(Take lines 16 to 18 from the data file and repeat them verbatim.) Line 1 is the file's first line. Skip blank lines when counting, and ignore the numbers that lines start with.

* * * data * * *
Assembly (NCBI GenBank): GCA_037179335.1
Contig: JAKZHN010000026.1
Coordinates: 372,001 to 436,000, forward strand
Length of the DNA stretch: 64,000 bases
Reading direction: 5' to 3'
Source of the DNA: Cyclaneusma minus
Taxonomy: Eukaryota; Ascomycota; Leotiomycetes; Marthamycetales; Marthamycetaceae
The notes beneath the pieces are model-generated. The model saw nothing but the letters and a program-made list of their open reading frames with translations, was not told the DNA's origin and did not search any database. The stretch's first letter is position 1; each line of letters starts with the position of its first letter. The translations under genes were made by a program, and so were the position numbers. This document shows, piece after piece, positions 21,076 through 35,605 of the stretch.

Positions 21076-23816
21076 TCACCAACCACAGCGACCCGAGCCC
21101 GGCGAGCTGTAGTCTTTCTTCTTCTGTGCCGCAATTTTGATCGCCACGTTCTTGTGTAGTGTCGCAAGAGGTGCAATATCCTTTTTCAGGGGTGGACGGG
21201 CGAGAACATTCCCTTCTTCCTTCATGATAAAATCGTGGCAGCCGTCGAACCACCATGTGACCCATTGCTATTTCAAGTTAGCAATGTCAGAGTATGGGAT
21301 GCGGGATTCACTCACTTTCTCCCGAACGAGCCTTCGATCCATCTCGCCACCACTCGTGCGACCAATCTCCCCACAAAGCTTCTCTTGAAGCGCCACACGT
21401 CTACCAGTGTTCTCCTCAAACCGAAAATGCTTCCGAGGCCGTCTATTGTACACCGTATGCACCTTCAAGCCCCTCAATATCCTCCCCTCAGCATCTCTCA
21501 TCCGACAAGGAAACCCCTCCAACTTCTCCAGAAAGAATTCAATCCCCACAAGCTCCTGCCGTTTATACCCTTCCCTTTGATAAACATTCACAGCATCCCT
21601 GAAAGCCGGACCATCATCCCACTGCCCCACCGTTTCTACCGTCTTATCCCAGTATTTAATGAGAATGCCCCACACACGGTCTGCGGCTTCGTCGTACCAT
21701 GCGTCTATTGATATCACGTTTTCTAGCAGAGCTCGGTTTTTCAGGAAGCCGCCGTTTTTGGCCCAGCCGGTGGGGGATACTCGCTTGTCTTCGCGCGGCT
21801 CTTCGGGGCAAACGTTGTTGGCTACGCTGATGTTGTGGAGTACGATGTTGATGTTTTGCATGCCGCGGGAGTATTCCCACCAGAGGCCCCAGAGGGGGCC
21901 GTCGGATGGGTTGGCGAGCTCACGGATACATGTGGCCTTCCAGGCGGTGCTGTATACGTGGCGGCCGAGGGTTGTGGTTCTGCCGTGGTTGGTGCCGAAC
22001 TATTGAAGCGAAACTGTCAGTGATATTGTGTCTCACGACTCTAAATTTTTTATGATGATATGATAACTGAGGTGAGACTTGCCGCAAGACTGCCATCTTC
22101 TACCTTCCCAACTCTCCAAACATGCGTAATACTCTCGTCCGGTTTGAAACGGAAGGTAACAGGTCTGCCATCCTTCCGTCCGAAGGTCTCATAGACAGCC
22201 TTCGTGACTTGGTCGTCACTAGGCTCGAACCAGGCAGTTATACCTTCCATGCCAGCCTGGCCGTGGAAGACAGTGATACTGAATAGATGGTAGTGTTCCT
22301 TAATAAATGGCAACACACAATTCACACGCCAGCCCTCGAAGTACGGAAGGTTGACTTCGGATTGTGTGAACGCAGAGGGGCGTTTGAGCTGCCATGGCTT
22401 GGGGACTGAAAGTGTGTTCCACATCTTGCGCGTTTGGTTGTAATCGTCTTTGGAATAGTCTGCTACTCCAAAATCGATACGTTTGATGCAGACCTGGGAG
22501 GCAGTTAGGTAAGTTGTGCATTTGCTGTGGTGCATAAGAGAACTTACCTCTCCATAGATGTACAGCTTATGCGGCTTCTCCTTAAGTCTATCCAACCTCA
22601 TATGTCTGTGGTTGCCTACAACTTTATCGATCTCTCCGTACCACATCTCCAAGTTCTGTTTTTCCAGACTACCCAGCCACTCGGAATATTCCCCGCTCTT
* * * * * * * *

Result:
21601 GAAAGCCGGACCATCATCCCACTGCCCCACCGTTTCTACCGTCTTATCCCAGTATTTAATGAGAATGCCCCACACACGGTCTGCGGCTTCGTCGTACCAT
21701 GCGTCTATTGATATCACGTTTTCTAGCAGAGCTCGGTTTTTCAGGAAGCCGCCGTTTTTGGCCCAGCCGGTGGGGGATACTCGCTTGTCTTCGCGCGGCT
21801 CTTCGGGGCAAACGTTGTTGGCTACGCTGATGTTGTGGAGTACGATGTTGATGTTTTGCATGCCGCGGGAGTATTCCCACCAGAGGCCCCAGAGGGGGCC